Researchers and doctors have thoroughly debunked these claims again and again. But in the digital world, myths masquerade as truths. And well-intentioned people like Lindenberger’s mother make unsafe decisions as a result.

How we can stop anti-vaxxers

What can to be done? For one thing, laws can help. In the same way New York state lawmakers took action, we need federal action to allow young people to take their health and safety into their own hands when their parents won’t. We also need to strengthen and support legislation that blocks unvaccinated children from attending school. Specifically, lawmakers need to close “religious exemption” loopholes, or severely limit them with the input of medical and public-health professionals, as they allow parents to put other people’s children at risk.

A federal judge recently supported that view: When parents of unvaccinated children attempted to allow their children to return to a school recently struck by a measles outbreak, the judge blocked their entry. He’s not the only one. In Italy, a new law went into effect this month that barred unvaccinated children under six from school and fined parents of children older than six for not vaccinating their kids.

This is not, as some critics would suggest, government overreach. It is common sense, and these proposed measures resemble the many laws on the books that protect the public interest, even when they proscribe individual conduct. For example, driver’s license requirements, prohibitions on smoking on airplanes, restrictions on falsely yelling fire in a crowded theater—these widely accepted examples put the public interest ahead of private interests. Legislation on vaccines operates in the same spirit.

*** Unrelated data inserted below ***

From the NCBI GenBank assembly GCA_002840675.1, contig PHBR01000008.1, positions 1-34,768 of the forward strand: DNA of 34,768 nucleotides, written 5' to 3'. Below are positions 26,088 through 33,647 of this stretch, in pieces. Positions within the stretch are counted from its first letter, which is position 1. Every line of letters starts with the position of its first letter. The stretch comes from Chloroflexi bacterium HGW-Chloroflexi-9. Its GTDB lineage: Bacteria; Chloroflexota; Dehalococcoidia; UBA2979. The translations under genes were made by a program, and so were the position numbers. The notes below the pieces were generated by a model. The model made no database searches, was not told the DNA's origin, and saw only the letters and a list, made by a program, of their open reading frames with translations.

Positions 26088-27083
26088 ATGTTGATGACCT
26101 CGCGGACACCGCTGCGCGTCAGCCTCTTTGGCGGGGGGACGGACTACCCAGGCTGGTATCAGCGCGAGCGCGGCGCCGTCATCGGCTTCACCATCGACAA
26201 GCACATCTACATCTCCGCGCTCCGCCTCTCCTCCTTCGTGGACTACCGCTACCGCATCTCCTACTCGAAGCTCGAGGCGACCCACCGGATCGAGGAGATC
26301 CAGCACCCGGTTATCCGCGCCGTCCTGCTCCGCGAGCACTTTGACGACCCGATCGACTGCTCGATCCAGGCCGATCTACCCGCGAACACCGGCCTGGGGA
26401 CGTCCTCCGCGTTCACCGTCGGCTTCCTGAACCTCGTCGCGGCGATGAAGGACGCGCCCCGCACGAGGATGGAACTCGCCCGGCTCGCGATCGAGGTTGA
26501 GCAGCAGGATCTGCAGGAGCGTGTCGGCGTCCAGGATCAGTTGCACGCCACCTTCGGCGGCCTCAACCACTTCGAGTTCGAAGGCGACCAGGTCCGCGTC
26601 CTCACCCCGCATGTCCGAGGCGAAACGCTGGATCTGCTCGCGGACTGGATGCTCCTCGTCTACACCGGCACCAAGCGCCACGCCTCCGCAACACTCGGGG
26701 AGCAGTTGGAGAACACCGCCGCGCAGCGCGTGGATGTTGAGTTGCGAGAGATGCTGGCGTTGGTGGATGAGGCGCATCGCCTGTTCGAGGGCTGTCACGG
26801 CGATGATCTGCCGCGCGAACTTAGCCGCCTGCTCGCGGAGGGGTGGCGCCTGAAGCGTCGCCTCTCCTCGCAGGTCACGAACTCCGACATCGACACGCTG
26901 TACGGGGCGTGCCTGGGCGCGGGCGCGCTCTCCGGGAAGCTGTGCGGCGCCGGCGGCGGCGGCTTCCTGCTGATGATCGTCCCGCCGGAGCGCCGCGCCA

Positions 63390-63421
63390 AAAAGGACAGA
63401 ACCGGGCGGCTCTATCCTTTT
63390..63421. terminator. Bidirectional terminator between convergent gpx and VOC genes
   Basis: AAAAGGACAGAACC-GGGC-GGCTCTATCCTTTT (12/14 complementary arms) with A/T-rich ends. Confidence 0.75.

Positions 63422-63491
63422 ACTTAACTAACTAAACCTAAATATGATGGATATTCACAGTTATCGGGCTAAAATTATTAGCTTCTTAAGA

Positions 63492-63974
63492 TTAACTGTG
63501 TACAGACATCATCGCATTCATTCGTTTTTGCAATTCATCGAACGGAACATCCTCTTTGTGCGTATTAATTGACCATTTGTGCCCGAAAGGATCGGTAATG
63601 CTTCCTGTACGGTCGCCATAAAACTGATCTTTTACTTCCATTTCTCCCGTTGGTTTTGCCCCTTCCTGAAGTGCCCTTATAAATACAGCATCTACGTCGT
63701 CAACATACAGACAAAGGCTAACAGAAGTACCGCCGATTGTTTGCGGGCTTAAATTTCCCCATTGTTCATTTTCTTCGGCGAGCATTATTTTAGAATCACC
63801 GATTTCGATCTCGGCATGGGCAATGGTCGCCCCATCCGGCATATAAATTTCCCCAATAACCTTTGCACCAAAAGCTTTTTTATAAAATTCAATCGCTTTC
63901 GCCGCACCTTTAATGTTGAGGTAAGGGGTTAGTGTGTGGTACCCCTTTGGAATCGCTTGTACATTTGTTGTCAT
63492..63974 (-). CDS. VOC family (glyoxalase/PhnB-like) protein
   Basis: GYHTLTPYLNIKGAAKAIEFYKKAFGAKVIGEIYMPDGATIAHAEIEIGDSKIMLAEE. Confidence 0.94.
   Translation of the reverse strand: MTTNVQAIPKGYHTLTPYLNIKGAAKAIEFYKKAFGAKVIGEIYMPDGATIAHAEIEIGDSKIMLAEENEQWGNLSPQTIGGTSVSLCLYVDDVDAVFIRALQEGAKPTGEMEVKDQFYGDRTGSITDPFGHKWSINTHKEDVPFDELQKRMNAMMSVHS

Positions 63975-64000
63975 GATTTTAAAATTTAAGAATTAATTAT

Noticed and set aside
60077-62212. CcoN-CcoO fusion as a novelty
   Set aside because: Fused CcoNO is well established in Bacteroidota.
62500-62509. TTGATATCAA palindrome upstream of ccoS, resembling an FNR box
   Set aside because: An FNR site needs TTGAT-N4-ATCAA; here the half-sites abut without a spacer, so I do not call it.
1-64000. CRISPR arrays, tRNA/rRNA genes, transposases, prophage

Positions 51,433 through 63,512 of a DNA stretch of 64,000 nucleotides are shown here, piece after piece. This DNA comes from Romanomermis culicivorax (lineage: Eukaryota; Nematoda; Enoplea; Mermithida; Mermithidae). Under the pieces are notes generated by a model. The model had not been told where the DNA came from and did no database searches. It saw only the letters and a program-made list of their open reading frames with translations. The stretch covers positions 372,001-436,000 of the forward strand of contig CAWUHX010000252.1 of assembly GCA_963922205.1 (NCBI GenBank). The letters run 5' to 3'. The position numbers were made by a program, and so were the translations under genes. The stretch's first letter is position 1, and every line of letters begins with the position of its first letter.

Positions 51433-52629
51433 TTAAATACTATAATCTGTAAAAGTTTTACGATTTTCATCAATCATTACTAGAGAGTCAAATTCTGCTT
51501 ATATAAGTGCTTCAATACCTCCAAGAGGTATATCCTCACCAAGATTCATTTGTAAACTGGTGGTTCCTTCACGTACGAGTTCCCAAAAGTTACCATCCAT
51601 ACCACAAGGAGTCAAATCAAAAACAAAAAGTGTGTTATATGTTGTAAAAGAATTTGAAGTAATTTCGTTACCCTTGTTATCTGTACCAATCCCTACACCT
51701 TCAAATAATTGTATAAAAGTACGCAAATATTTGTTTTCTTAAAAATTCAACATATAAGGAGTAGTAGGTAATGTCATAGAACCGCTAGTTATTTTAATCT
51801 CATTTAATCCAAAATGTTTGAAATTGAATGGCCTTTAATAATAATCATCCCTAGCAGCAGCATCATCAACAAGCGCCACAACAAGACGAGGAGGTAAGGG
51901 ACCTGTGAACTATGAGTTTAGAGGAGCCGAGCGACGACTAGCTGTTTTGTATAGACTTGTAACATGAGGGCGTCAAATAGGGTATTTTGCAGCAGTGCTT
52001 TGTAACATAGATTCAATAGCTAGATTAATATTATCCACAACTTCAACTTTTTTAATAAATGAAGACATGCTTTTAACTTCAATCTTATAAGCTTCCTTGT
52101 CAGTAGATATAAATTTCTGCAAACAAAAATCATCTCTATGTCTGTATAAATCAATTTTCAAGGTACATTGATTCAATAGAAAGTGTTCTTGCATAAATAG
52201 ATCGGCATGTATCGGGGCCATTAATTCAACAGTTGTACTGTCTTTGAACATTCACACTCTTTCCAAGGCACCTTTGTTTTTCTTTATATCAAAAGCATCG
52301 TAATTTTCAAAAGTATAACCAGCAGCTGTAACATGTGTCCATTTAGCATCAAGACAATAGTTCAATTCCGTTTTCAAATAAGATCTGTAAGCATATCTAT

Laws, however, take time to enact. What we can do right away is take action on sources of misinformation. The public needs to stand up and tell Facebook, Twitter, and other social-media platforms that enough is enough. Facebook has begun to take small steps in this direction: They’re banning anti-vaccine information from being promoted through ads, and lowering its rank in search results. But they could go further. Pinterest, for example, has blocked searches on vaccinations, and Amazon pulled anti-vaxx documentaries from their catalog altogether. Facebook needs to ban anti-vaccine posts outright, and public pressure could get them to do just that.

Finally, we need to hold our leaders and influencers accountable. No matter how many laws we change or how many platforms we fix, a single stray comment from an authority figure can undo years of work. That goes double for politicians—people whom we entrust to make decisions in the public interest. So when someone like US congressman Mark Green questions the value of vaccines, it isn’t enough to move on. Even though he has now flipped his position and insists he vaccinates his kids, it’s too late: He gave his credibility—and by extension, Congressional credibility—to those peddling dangerous hoaxes. This isn’t a purely partisan issue: Both Democrats and Republicans have questioned vaccines in Congress, sometimes going so far as berating the director of the Center for Disease Control.  There’s no place for conspiracy theorists and science deniers in leadership, and they should be voted out of office when the next election comes around.

Ethan Lindenberger’s decision to disobey his mother is a clarion call. We are well past the point of debate on vaccines, and our society runs grave risks by allowing the numbers of unvaccinated children to rise and allowing scientific falsehoods to spread. It is time for society-wide action on this issue—changes to our laws, improvements to our sources of information, and firm resistance to those who peddle pseudoscience. Few acts could be more urgent or more important.

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